The following list are the nominations Tanna received for the 6th AACTA Awards – 

  1. Best Film – Tanna – Martin Butler ADG, Bentley Dean ADG, Carolyn Johnson
  2. Best Direction – Tanna – Bentley Dean ADG, Martin Butler ADG
  3. Best cinematography – Tanna – Bentley Dean ADG
  4. Best sound – Tanna – Emma Bortignon, James Ashton, Martin Butler ADG 
  5. Best original music score – Tanna – Antony Partos AGSC


SPEAR (2015) – Honorable Mention


Official Poster – Spear (2015) | Picture Source – IMDB Spear

An honorable mention goes to the 2015 Indigenous film Spear, that received two AACTA nominations. The film received nominations for Best cinematography (Bonnie Elliott) and Best costume design (Jennifer Irwin). Spear tells a contemporary Aboriginal story through movement and dance.Featuring dancers from the highly acclaimed Bangarra Dance Theatre, this is an intimate journey that brings modern day mythology to the screen. 

The AACTA Awards main televised ceremony will be in Sydney on December 7.

Please follow this link to see ALL the nominees for the 2016 AACTA Awards –


Cover Photo Source – AACTA Homepage

Indigenous Mini Lesson – Davidson High School (Part 3 -The Games)

Welcome to the final part of my blog series, where I have recounted my journey with Davidson High School and their Mini-Lesson on Indigenous films!! In Part 3 of this Blog series I will speak about the Indigenous related ‘games’ I ran with Davidson students. 

To briefly re-cap on Part 2 of this blog series, I had already achieved two out of four of my objectives through the questions I asked and the film trailers I showed the class. The completed objectives were – 

2. Understand whether any of the students had gone to SEE an Indigenous film at the cinema

3. Talk to the students about my campaign and my research

The other two objectives were still to be achieved in my games!

The Quiz

Following the film trailers I showed the class, I told the students that they were going to participate in a quiz. The quiz was based off the two film trailers they had just watched, Bran Nue Dae and Charlie’s Country. All class members had patiently watched the trailers, so I was confident that they would be able to answer most/if all of the questions. 

I asked the students to form groups and choose a ‘group name’ based off an Indigenous film. (Quiz Instructions displayed in picture below)unspecified-12

Quiz- The Questions

As soon as I started asking the questions, the students were engaged. The boys were particularly engaged and were jumping out of their seats in excitement. Some of the questions included –

  • In ‘Charlie’s Country’ trailer, what object is taken from Charlie?

  • In a ‘Bran Nue Dae’, what song do the boys sing in the church?

  • In ‘Charlie’s Country’ what food does Charlie eat, after he throws his spear to catch food?

  • In a ‘Bran Nue Dae’, why don’t Annie and Slippery need a map?

‘The Sapphires’ ended up winning the quiz and securing the ultimate prize… Milky Ways!! The Sapphires team was actually made up of a group of boys, who were all very engaged throughout the whole game. This exercise showed me that games are one of the ways to engage young adolescents.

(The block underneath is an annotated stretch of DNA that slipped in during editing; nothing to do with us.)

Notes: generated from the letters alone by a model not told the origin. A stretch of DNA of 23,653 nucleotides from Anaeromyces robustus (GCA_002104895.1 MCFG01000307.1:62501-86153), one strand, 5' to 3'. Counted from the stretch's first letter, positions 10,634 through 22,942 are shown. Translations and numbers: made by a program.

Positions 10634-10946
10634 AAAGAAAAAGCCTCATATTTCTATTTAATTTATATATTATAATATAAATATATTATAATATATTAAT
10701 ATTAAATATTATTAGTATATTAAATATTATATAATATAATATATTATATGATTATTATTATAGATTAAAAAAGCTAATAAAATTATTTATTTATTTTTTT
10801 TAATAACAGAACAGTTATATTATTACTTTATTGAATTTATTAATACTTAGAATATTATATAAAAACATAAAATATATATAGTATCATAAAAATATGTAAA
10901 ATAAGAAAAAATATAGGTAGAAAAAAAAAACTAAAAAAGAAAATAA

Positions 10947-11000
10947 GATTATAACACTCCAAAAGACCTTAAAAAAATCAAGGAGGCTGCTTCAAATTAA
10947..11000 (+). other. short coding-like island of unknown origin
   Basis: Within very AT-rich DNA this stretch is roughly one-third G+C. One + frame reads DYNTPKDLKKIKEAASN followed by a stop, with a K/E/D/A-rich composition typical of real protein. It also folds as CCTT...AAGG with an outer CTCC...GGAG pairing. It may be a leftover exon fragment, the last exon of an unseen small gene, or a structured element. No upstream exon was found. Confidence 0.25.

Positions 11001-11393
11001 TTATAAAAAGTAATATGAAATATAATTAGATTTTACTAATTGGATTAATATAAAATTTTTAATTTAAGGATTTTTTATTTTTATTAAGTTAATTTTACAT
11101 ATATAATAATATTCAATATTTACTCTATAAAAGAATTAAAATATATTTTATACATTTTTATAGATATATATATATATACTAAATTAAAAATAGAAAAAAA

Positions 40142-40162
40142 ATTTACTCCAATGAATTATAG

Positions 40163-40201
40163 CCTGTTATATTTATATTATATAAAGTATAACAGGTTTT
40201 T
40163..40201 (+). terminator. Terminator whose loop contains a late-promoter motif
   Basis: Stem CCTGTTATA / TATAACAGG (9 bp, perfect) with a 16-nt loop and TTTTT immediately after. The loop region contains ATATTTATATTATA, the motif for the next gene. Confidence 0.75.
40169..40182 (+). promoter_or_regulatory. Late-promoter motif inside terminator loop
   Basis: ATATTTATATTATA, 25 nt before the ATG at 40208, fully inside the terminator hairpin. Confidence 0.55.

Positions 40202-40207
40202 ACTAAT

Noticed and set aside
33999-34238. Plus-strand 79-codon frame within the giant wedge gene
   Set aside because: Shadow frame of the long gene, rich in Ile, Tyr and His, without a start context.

Final Game – Hunger Games Activity 

For this activity, students had to pretend that they were Cast Directors of The HUNGER GAMES. However, their cast had to be made up of entirely Indigenous Actors. 
The students were shown slides with pictures of Australian Indigenous Actors on them, for casting purposes!


Students looking at the list of Indigenous Actors they can choose from- to cast in the HUNGER GAMES | Picture Source – Amy Johnston (2016)

The following slideshow shows the students working through the worksheet that I gave them. Although most of the students did not know any of the Indigenous actors that they had to cast, they fully engaged in the activity. Many of the students commented that they liked the ‘challenge’ of casting unknown actors, into the iconic Hunger Games roles.

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The students responses were excellent! While the activity was occurring I walked around the classroom and spoke to the students. The students casting choices were insightful and well thought through. All groups cast Jessica Mauboy as Katinss Everdeen, while Gale was cast as Ernie Dingo (from one group) and Luke Carroll (from another)!. 

Final Thoughts

I had SUCH an amazing time engaging and working with Davidson High School. The students were very respectful and eager to learn! I send my sincere thanks to Miss Sly’s Year 7 class for giving me their time! Although the students had not seen many Indigenous films, they were willing to LEARN! If people are willing to learn, then societies problems will change.

Final thanks goes to Miss Sly! I could not have done this lesson without her! Thank you so much for allowing me to come and talk to your wonderful class! Your passion for teaching is so inspiring and your classrooms are filled with such joy. I would also like to thank the Davidson staff for providing me with such a good education, for my six years. A particular thanks goes to my amazing Modern History teacher David Rule. Mr Rule’s passionate love for history and the world was imparted onto me. This will stay with me forever!